Desperation defined

As I spend more time researching the Syrian refugee crisis I am reminded of how fortunate I am. And it has nothing to do with how hard I’ve worked or anything I’ve done to deserve it. It is purely luck of where I was born. Nothing else. Because to see the price that hundreds and hundreds of thousands of people are willing to pay to have a safe, secure life is hard to comprehend.

This video helps highlight it.

As some refugees potentially prepare to be relocated to Australia, how will we support them when they arrive? What will we do if we are their teacher? I think it’s important we start with their stories that they are able to share. Stories such as this.

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3 thoughts on “Desperation defined

  1. Kayri, the video is real evidence of the desperation faced by these people. I have had discussions around the dinner table with my children about how lucky we are simply because we were born in Australia. Our struggles hardly seem worth mentioning when we see what is happening to these innocent people. As teachers, there is a high probability that we may also need to support children that have lost many loved ones. I think that education for these children must be in the form of holistic education.

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    1. Absolutely. It is heart wrenching to see the “choices” so many are faced with – a father holding his newborn trying to convince the journalist (and perhaps himself?) that the life vests and inflatable tubes will be sufficient to protect his family as they struggle to find safety.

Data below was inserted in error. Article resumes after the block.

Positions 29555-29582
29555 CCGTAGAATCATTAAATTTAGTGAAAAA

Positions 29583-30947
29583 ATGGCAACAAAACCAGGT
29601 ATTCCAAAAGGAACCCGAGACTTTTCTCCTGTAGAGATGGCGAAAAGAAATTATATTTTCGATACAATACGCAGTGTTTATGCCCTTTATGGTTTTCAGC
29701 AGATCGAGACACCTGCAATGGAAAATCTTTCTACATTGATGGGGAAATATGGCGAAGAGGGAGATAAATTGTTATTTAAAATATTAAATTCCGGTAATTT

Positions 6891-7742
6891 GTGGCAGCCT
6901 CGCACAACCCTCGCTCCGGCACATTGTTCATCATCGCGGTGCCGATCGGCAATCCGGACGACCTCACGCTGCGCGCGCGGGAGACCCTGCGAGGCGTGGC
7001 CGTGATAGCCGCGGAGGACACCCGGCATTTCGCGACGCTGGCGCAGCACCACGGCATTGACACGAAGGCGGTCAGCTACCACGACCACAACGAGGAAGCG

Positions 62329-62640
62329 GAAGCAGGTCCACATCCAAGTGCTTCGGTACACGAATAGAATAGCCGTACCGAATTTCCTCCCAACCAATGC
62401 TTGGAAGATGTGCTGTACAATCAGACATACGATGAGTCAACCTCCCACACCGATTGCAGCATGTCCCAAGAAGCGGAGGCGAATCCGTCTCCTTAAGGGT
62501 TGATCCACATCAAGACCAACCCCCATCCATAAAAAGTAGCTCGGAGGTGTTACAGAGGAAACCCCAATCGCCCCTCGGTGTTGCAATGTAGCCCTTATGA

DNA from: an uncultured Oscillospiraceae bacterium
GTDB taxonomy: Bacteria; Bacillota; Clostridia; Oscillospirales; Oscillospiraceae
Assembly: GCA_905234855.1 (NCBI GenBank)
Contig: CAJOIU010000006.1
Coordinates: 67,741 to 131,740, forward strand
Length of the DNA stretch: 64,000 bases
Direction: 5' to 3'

Education may seem a distant thought as many face life-or-death decisions daily. But, is it maybe that education is desperately needed for both refugees and on a larger, worldwide scale to start truly educating global citizens in an effort to avoid tragedies such as this?

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  2. PattyMacDotComma

    I was astounded to see people are selling so-called ‘life jackets’ that are just fabric stuffed with grass! That’s criminal.

    There is at least one kind of happy ending story from The John Oliver Show (“Last Week Tonight”) – I just wish there were more. This 16-yo girl with disabilities learned English by watching Days of Our Lives.

    Never underestimate the ways and means kids will find to learn. Our job is to facilitate it, even if it means watching the soaps. 🙂

    I hope this link works. It’s a very short video.

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